Mary Stayed Out All Night: Episode 13
It’s like this drama went from zero to eighty in the span of seconds — one moment, it’s spinning its wheels while remaining in the same place for ten episodes, and then suddenly wheels find purchase on the gravel and speed off into the distance, careening wildly because all that speed makes it hard to steer. It’s enough to give you whiplash. We’re getting makjang-er and makjang-er, with extreme parental opposition of the Montague/Capulet variety and gangsters and kidnappings, which is actually kind of amusing since the tone has remained staunchly romantic-fluff.
SONG OF THE DAY
Jang Geun-seok – “Hello Hello” from the drama’s soundtrack. [ Download ]
EPISODE 13 RECAP
Dad storms Mu-gyul’s studio, and as there’s no way for both kids to hide, Mu-gyul faces him while Mary hides in luggage.
Dad accuses Mu-gyul of plotting to marry Mary, scam her out of her ring, then divorce her and rake in the money with alimony. Which is nonsensical to the utmost degree, since Mary only came into the ring recently and possesses no money worth ripping off, but Dad’s hardly the voice of logic, much like this drama’s writer.
He tries to drag Mu-gyul off to the police station for the ring, but gets distracted by a few oddities scattered throughout the place. Like Mary’s blanket… and her cosmetics on the table…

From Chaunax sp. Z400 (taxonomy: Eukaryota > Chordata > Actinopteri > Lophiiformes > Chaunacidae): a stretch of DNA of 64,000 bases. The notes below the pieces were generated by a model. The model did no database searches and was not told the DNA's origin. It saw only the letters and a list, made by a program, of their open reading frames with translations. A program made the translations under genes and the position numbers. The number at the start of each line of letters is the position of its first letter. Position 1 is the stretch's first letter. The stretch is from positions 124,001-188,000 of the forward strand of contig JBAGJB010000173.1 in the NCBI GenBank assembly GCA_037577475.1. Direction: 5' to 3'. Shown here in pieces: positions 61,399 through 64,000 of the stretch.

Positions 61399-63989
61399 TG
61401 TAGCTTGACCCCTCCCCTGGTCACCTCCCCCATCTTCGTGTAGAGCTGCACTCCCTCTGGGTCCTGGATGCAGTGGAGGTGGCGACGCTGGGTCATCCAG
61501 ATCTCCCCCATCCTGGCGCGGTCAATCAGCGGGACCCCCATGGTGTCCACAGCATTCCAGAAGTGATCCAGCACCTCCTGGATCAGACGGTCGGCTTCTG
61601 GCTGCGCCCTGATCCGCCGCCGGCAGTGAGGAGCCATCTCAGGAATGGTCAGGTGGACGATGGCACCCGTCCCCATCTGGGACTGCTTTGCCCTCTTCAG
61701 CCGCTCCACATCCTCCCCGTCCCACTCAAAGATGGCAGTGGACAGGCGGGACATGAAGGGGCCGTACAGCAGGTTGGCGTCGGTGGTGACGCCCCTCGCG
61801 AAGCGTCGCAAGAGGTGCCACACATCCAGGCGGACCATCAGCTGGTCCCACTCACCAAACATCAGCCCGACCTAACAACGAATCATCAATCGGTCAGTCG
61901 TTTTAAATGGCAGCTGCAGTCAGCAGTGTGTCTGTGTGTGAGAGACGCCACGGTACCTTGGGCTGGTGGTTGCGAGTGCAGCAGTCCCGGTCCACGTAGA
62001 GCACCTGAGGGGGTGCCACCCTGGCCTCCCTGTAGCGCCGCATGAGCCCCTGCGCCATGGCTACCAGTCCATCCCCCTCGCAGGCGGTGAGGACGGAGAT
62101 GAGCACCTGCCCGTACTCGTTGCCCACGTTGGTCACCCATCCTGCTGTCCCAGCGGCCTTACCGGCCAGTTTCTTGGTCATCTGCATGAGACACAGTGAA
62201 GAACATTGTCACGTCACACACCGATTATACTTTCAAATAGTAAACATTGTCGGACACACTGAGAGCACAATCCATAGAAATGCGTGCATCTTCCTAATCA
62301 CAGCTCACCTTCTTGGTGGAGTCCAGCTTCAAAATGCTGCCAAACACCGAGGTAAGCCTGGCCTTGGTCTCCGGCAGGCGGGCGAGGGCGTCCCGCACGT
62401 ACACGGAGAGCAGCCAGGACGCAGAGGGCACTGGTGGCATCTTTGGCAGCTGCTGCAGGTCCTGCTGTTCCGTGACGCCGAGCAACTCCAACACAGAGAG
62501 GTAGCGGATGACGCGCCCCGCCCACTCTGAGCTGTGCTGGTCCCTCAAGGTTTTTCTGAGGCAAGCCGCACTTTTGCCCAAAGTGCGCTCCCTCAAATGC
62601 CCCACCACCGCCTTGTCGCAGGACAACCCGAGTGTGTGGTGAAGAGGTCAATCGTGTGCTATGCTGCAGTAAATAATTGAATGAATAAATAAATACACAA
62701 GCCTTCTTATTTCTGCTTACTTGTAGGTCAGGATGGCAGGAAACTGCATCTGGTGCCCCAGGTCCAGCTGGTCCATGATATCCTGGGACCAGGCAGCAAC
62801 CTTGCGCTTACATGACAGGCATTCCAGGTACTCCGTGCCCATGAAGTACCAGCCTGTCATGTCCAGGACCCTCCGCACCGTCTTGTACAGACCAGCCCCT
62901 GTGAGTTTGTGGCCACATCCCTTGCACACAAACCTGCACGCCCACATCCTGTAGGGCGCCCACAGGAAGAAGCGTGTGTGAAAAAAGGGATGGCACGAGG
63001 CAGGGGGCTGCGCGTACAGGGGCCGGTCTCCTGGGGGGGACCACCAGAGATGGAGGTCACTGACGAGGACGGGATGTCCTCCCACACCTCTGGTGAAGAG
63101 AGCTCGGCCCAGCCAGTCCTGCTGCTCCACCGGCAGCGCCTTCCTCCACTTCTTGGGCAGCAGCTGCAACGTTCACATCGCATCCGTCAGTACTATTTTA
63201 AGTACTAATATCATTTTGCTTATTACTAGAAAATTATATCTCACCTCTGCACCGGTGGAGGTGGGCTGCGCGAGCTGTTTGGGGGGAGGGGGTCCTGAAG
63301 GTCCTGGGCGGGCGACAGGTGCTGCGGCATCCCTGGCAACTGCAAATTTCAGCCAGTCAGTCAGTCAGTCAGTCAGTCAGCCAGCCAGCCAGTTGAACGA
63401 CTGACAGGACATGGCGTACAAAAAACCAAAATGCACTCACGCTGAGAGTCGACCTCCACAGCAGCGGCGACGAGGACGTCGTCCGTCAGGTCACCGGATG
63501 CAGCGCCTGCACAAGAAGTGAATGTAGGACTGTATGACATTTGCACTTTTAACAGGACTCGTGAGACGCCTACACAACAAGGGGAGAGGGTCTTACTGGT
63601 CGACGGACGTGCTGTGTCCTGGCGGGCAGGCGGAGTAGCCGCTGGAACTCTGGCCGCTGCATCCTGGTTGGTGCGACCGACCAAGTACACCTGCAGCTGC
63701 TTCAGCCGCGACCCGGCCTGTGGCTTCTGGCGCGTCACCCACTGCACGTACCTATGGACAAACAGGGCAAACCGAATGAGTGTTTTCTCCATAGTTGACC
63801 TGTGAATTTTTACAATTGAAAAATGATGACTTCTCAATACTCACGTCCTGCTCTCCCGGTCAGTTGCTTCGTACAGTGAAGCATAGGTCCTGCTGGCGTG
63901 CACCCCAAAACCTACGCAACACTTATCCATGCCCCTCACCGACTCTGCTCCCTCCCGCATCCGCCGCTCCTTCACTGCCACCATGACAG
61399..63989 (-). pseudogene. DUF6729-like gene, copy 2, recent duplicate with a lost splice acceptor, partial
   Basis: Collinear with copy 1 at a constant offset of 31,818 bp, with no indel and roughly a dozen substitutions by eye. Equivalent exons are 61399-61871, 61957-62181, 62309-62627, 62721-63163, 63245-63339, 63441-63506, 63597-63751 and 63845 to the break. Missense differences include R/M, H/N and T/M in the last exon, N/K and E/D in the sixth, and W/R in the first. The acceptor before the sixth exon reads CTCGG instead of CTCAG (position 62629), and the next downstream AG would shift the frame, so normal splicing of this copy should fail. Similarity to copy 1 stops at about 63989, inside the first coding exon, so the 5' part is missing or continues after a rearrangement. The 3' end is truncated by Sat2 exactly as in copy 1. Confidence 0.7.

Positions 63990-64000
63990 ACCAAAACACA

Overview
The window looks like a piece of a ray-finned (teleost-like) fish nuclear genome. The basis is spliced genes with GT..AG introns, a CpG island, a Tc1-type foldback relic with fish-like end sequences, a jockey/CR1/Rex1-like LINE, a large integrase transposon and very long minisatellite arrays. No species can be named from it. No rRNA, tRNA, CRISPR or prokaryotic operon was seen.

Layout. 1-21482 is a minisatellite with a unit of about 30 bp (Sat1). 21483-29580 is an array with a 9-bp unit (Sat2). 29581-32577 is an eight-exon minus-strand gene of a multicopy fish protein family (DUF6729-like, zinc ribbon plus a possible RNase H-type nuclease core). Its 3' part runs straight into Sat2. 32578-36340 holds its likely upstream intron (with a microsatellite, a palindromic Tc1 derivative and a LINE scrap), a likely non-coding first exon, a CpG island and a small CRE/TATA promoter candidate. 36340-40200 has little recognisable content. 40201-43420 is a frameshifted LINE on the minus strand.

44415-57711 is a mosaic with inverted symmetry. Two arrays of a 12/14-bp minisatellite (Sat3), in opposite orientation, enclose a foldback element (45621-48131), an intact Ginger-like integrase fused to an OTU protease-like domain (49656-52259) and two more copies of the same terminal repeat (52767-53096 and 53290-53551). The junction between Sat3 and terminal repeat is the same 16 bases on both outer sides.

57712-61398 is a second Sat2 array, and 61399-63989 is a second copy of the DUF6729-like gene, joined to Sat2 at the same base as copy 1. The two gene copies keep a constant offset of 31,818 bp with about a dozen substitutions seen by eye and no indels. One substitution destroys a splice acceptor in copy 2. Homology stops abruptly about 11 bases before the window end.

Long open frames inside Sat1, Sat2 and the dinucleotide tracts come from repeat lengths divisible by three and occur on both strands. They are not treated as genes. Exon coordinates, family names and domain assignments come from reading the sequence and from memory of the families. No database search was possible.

Sensing trouble, Mu-gyul starts to inch away, giving himself a head start by the Dad finds him running down the street with a piece of rollaway luggage.
Mu-gyul stuffs the bag into a taxi, ditching Dad while they make for Jung-in’s neighborhood.
Dad beelines there as well and pushes past Jung-in into Mary’s room to confirm her absence. Only to find her in bed, coughing excessively and pathetically.
Jung-in vouches for her, saying she’s been feeling sick all night, and a confused Dad has to accept this explanation for now. He begs Jung-in to save Mary from Mu-gyul’s clutches, gaining Jung-in’s assurance that he’ll take care of her. Outmaneuvered but not fooled, Dad’s warns Mary to watch her step.
Mu-gyul hides out in Mary’s room to wait for Dad to finish his threats and leave and flips through a book, where he finds Jung-in’s note. It explains the book’s premise of two lovers who leave on a trip to discover what each holds most dear. Jung-in has written that this book helped him learned what real happiness is, and wishes the same for her. Mu-gyul just scoffs, calling Jung-in’s wooing style old-fashioned.